Some Thoughts on #AuthorYes

Photo credit: torbakhopper he dead on Flickr
So, as I’m sure most of you are well aware, the publishing industry had a bit of a social media blow up this past weekend and earlier this week.

I will openly admit that I haven’t read the full article that started it all, mostly because as I skimmed through it, I started getting a little nervous that reading a post about how an author stalked a reviewer to the point of confrontation might trigger some anxiety issues. So I skimmed the article and watched people’s reactions online.

A few days passed and the conversation continued. The hashtag #HaleNo cropped up and one of my lovely Twitter friends said this:

That tweet kind of stayed with me throughout the day as the hashtag began to pick up steam. And I thought about what I wanted to say, because I felt like I should say something about the whole situation, seeing how I’m someone very much involved in the publishing industry and the whole stalking thing really bothered me, but I wasn’t really sure where to start or if I should even say anything at all.

Then I remembered how during the whole you should be ashamed to read YA explosion, the YA community really came together and started their own positive hashtags supporting YA, and saying why they were proud to read YA, and turning a nasty, negative situation into a really positive and wonderful one.

And I thought, wouldn’t it be nice if someone did that with this situation?

And I realized that’s what I wanted to say. I wanted to change the conversation to something positive, even if it was just within my feed.

So I tweeted this:

And I started nominating writers I really admire, like Beth Revis, and Tahereh Mafi, and Leigh Bardugo, and Corinne Duyvis. And I asked other people to join along.

I thought it’d be pretty cool if a few people jumped in and it’d be really nice if for just a little while, we supported each other and highlighted the really wonderful community we have. I thought it’d be great to bring attention to some authors who deserve it rather than focusing on negativity.

And you know? It happened. Except basically 2,000 times bigger than I expected.

The hashtag exploded, and I know I’m biased and all, having started it, but it has to be one of my favorite Twitter trends ever because the people there? SO OVERWHELMINGLY WONDERFUL. Seeing so many people speak out to bring attention to authors who have helped them, who they admire, who they see as positive influences or just write plain awesome books has been incredible. The whole thing makes me so happy and I might be a little addicted to the positivity in there because it really really is so genuinely amazing.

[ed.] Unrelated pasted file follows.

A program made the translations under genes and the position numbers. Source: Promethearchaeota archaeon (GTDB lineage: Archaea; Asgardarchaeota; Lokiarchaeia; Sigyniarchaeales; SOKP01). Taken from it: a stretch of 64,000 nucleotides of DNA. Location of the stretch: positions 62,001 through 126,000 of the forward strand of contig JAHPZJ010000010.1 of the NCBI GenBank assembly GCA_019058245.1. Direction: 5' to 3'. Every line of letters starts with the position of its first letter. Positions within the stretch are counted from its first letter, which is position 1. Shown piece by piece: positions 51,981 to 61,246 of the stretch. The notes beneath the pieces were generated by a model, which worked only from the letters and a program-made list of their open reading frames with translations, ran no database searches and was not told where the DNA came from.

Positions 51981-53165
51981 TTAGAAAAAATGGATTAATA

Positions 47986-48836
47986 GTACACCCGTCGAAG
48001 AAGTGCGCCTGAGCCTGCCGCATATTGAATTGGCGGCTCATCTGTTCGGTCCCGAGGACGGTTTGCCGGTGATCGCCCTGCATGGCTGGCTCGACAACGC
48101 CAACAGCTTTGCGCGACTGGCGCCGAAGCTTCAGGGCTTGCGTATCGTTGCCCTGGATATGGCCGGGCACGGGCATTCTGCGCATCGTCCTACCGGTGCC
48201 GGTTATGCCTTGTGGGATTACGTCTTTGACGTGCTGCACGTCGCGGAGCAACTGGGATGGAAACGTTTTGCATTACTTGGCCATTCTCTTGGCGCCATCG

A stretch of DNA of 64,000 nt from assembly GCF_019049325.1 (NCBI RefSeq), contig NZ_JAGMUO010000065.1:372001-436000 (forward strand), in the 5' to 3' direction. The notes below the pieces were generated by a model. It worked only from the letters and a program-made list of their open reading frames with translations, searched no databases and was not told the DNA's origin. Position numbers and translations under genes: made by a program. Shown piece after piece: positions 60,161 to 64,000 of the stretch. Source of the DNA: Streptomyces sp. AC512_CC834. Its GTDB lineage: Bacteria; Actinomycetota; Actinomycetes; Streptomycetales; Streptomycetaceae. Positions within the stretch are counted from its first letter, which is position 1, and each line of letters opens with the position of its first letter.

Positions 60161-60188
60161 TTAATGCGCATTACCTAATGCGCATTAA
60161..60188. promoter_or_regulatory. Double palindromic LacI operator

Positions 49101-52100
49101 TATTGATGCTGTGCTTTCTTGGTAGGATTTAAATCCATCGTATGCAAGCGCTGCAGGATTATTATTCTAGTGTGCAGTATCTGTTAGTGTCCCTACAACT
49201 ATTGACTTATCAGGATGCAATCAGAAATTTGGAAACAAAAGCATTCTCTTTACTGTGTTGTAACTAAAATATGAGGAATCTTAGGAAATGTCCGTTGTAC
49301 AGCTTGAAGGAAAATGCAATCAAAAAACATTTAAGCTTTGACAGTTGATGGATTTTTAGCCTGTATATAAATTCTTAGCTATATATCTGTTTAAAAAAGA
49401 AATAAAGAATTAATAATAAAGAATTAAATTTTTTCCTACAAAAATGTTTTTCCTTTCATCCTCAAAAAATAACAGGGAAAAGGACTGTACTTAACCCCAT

So I just want to thank everyone. Because the whole thing has been an incredible reminder of how wonderful the writing community is, and it absolutely would not have been the same without your participation.

So thank you. You’re awesome. Virtual hugs for you all.


Pamela said...

It was a great idea to highlight the good in our community 🙆 :)


Taylor Lynn said...

I absolutely love this, because it's so true--the more attention you give to anything, positive or negative, the more powerful its influence is. So often, people focus on the bad things going on, but if we turned that around and gave more energy to the positive, just think how much better the world would be! I'm so incredibly happy that you started #AuthorYes and that it took off the way it did, because we need more campaigns like this out there. The world of YA is, on the whole, an amazing and supportive community, and I love that Twitter took some time to spotlight that. And thank you for your part in launching this!

Ava Jae said...

Thanks! :)

Ava Jae said...

Agree agree agree on all counts! And thank you for participating! :)

Sam Taylor said...